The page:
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Leslie Loftis: New ways of spending a penny. Houston’s bid to enforce transgendered men on women’s loos goes down the pan


The US elections were on Tuesday. Most big elections, local to federal, occur in even numbered years. Odd numbered years are ordinances, topic referendums, and a smattering of confirmation of appointees to vacated positions. In short, there aren’t many votes for the national news to cover in odd-ending years.

Houston, however, is an outlier. The fourth, or possibly third, largest city in the US, depending on how one counts the borders, and one of two poised to assume the role of the US’s most significant urban area, elects its mayor in odd numbered years. The past three elections that mayor has been Annise Parker, the first openly gay mayor of a major US city. (That isn’t her most distinguishing characteristic, but the one relevant to this piece on the now-infamous HERO law.)  She is term-limited and has filled her last term with attempts to raise her profile for her political future. She’s doled out many unnecessary construction projects, most notably public transit to nowhere, and manipulated some of the local tax laws to get funding for showy beautification projects.

But her big play was for the Houston Equal Rights Ordinance, “HERO” to its supporters and the press and “HER Ordinance” to its detractors, which the media cover as a law about equality for transgender persons to use the public facilities of their preference.

Discussions of gender dominate much of US discourse and are likely to play in the upcoming presidential election. So Tuesday night saw heavy coverage of the Houston HERO vote, and its crushing defeat, 62/38.

Contra the maudlin New York Times editorial that the voters of Houston are now personally responsible for the next trans woman or man who commits suicide for feeling like an outsider, HERO was not actually about transgender persons in bathrooms. It was new shakedown opportunity for the City of Houston.

HERO provided local fines for discrimination. In addition to existing judicial remedies for civil rights violations, one could file a complaint with the city and someone would investigate and fine the business as the officials saw fit. When HERO passed City Council in spring of 2014, many Houstonians worried it would be another selectively enforced regulation. If you ran a not-preferred business, HERO gave city officials the option to drown your business in discrimination investigations and fines.

HERO is known as the bathroom provision, however, because the original bill had a clause specifically covering public conveniences (lavatories), and a good faith objection defence. Parker dropped that language to assure the City Council would pass the ordinance. But the good faith objection was dropped as well. So only the implication of bathrooms was left. Mayor Parker assured the transgender community the ordinance was stronger now that the objection was gone.

With all of the other gender discussion going on in the US, the media went with the bathroom theme for easy headlines. Until the law had to face the voters, the bathroom point was the publicity point.

Concerned about the rights and privacy concerns of organic women, some local leaders circulated a petition to put the ordinance up for a public referendum. The petition quickly gained enough signatures and everyone knew the regulation would not survive a vote.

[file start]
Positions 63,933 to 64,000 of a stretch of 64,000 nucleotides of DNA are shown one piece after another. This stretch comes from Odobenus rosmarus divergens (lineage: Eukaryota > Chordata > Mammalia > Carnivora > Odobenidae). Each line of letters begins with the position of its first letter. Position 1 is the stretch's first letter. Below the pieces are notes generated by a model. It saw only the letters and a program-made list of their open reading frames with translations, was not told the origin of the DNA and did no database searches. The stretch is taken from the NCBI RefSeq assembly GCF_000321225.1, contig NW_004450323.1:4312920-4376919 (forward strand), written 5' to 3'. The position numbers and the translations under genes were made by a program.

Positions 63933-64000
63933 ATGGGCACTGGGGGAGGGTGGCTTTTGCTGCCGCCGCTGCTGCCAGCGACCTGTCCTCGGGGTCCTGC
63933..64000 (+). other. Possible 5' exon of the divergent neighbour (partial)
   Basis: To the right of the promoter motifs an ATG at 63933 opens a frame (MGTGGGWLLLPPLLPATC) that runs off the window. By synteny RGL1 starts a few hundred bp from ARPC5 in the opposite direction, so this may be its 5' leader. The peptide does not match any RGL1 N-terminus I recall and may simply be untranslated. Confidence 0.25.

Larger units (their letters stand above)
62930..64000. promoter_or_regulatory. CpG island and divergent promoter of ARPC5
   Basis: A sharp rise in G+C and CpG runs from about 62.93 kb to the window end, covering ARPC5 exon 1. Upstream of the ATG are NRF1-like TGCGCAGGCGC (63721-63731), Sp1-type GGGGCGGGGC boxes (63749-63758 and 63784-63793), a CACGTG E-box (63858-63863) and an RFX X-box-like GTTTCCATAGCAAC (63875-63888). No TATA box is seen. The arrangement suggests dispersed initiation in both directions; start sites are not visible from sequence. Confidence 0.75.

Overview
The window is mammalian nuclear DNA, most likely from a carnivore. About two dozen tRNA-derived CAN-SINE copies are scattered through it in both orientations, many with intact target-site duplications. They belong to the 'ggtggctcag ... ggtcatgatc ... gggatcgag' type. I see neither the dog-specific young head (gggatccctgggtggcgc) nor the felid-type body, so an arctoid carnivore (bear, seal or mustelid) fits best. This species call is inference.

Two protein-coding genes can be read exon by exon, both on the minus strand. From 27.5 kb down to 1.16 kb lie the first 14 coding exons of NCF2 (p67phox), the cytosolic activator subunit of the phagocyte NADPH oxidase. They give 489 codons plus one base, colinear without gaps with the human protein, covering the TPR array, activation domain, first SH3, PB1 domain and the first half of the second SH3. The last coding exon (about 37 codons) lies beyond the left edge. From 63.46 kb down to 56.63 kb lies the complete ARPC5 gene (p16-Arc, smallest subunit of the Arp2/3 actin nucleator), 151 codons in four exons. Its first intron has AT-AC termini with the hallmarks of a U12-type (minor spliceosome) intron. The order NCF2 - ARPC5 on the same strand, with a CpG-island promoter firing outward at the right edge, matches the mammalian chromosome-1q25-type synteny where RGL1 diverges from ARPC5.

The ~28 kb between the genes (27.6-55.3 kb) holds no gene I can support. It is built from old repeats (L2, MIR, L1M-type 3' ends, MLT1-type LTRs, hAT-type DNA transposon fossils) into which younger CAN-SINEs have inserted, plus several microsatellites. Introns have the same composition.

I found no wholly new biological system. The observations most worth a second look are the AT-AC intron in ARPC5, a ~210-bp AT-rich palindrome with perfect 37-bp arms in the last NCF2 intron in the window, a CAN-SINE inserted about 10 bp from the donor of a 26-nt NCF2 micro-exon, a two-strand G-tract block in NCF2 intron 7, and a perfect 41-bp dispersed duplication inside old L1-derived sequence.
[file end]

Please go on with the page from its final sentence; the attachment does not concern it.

While the bathroom issue might have been the sensational hook for the news, Houstonians notoriously resist governmental regulations of any sort. In fact, over the next few years, readers will hear about the City of Houston’s horrible finances, which likely will be spun as a repudiation of all of the powerhouse Houston economy articles of the past decade.

But there is a simple explanation for that. Houston has odd borders. The economic powerhouse everyone reads about is actually the greater Harris County area, which is run by a County Commission and Treasurer, all fiscal Republicans. (Full disclosure, I have worked for Orlando Sanchez, currently Harris County Treasure as a campaign and research advisor many times since 2001.) The City of Houston, on the other hand, has been run by Democratic mayors for decades and is on the brink of bankruptcy, in large part because excessive regulations have seen “Houston’s” major businesses and new residents set up outside the city’s borders. The city is broke and the Democrat administration’s solution was to pass a shakedown law to supplement the budget with fines on local non-PC businesses. (For more on those strategies, see Stella Morabito.)

HERO’s supporters had to insure that the new regulation did not get to the public for a vote. Since some of the objecting local leaders were pastors, the Parker Administration got the clever idea to try and invalidate signatures by claiming fraud and violation of church tax exemptions. That is, on to the concerns of a shakedown regulation and men in women’s restrooms, they added an attack on our First Amendment right to the free exercise of religion.

Frankly, the surprise is that HERO managed to gain 38 per cent of the vote. But Parker is not giving up. In her last few months in office, she intends to make news. After all, she will need a new job soon.

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Leslie Loftis
Leslie Loftis
Leslie is a once and future American expat, most recently in London. She is also a lawyer and former local political campaign operative turned freelance writer. She currently lives in her hometown of Houston with her husband and their four children. Find her on twitter @AHLondonTX.

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